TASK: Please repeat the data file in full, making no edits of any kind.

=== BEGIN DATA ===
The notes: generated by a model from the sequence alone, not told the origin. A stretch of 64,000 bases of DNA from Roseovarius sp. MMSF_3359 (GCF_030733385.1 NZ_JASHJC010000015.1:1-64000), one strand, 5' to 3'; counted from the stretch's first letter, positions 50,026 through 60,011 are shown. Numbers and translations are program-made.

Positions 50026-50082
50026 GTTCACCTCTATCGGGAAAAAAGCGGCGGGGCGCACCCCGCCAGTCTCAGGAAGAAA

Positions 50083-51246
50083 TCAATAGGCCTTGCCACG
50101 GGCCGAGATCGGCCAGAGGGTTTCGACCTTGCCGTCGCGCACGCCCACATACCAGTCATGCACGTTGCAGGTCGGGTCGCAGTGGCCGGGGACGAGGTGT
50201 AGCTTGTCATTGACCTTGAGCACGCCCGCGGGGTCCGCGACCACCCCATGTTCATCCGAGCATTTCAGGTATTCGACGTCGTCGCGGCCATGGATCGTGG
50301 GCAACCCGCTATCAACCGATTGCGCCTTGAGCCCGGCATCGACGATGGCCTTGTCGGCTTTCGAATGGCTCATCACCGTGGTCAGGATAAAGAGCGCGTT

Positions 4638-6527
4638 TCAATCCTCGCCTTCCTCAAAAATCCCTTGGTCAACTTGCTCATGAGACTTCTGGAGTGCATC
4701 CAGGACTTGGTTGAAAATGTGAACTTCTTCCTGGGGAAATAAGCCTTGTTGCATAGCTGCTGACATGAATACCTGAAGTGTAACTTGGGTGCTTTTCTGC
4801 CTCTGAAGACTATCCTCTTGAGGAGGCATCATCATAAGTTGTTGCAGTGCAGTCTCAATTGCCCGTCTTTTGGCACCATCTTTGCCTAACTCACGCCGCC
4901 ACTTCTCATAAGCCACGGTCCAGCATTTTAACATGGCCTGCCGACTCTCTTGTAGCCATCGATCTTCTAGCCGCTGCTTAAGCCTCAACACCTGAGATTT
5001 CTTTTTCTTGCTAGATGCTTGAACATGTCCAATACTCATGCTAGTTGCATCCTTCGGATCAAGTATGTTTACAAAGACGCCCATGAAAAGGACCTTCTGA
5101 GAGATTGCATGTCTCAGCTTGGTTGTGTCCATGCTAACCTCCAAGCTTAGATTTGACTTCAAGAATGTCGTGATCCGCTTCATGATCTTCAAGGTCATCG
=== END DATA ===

The notes: generated by a model from the sequence alone, not told the origin. A stretch of 64,000 bases of DNA from Roseovarius sp. MMSF_3359 (GCF_030733385.1 NZ_JASHJC010000015.1:1-64000), one strand, 5' to 3'; counted from the stretch's first letter, positions 50,026 through 60,011 are shown. Numbers and translations are program-made.

Positions 50026-50082
50026 GTTCACCTCTATCGGGAAAAAAGCGGCGGGGCGCACCCCGCCAGTCTCAGGAAGAAA

Positions 50083-51246
50083 TCAATAGGCCTTGCCACG
50101 GGCCGAGATCGGCCAGAGGGTTTCGACCTTGCCGTCGCGCACGCCCACATACCAGTCATGCACGTTGCAGGTCGGGTCGCAGTGGCCGGGGACGAGGTGT
50201 AGCTTGTCATTGACCTTGAGCACGCCCGCGGGGTCCGCGACCACCCCATGTTCATCCGAGCATTTCAGGTATTCGACGTCGTCGCGGCCATGGATCGTGG
50301 GCAACCCGCTATCAACCGATTGCGCCTTGAGCCCGGCATCGACGATGGCCTTGTCGGCTTTCGAATGGCTCATCACCGTGGTCAGGATAAAGAGCGCGTT

Positions 4638-6527
4638 TCAATCCTCGCCTTCCTCAAAAATCCCTTGGTCAACTTGCTCATGAGACTTCTGGAGTGCATC
4701 CAGGACTTGGTTGAAAATGTGAACTTCTTCCTGGGGAAATAAGCCTTGTTGCATAGCTGCTGACATGAATACCTGAAGTGTAACTTGGGTGCTTTTCTGC
4801 CTCTGAAGACTATCCTCTTGAGGAGGCATCATCATAAGTTGTTGCAGTGCAGTCTCAATTGCCCGTCTTTTGGCACCATCTTTGCCTAACTCACGCCGCC
4901 ACTTCTCATAAGCCACGGTCCAGCATTTTAACATGGCCTGCCGACTCTCTTGTAGCCATCGATCTTCTAGCCGCTGCTTAAGCCTCAACACCTGAGATTT
5001 CTTTTTCTTGCTAGATGCTTGAACATGTCCAATACTCATGCTAGTTGCATCCTTCGGATCAAGTATGTTTACAAAGACGCCCATGAAAAGGACCTTCTGA
5101 GAGATTGCATGTCTCAGCTTGGTTGTGTCCATGCTAACCTCCAAGCTTAGATTTGACTTCAAGAATGTCGTGATCCGCTTCATGATCTTCAAGGTCATCG